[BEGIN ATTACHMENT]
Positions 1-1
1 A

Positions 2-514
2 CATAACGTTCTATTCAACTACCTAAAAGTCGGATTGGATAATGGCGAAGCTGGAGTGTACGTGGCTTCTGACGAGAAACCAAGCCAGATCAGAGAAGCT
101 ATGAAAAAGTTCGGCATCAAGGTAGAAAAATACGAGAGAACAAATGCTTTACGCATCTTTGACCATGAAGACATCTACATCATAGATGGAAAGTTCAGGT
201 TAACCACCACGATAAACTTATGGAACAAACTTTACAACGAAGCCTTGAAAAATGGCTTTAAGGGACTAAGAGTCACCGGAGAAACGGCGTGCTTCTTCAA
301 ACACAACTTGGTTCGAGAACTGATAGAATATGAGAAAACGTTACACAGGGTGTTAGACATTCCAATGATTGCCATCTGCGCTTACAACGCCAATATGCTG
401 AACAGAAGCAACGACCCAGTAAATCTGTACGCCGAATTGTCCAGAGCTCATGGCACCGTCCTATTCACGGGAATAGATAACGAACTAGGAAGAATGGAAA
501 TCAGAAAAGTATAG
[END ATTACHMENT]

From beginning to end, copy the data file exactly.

Positions 1-1
1 A

Positions 2-514
2 CATAACGTTCTATTCAACTACCTAAAAGTCGGATTGGATAATGGCGAAGCTGGAGTGTACGTGGCTTCTGACGAGAAACCAAGCCAGATCAGAGAAGCT
101 ATGAAAAAGTTCGGCATCAAGGTAGAAAAATACGAGAGAACAAATGCTTTACGCATCTTTGACCATGAAGACATCTACATCATAGATGGAAAGTTCAGGT
201 TAACCACCACGATAAACTTATGGAACAAACTTTACAACGAAGCCTTGAAAAATGGCTTTAAGGGACTAAGAGTCACCGGAGAAACGGCGTGCTTCTTCAA
301 ACACAACTTGGTTCGAGAACTGATAGAATATGAGAAAACGTTACACAGGGTGTTAGACATTCCAATGATTGCCATCTGCGCTTACAACGCCAATATGCTG
401 AACAGAAGCAACGACCCAGTAAATCTGTACGCCGAATTGTCCAGAGCTCATGGCACCGTCCTATTCACGGGAATAGATAACGAACTAGGAAGAATGGAAA
501 TCAGAAAAGTATAG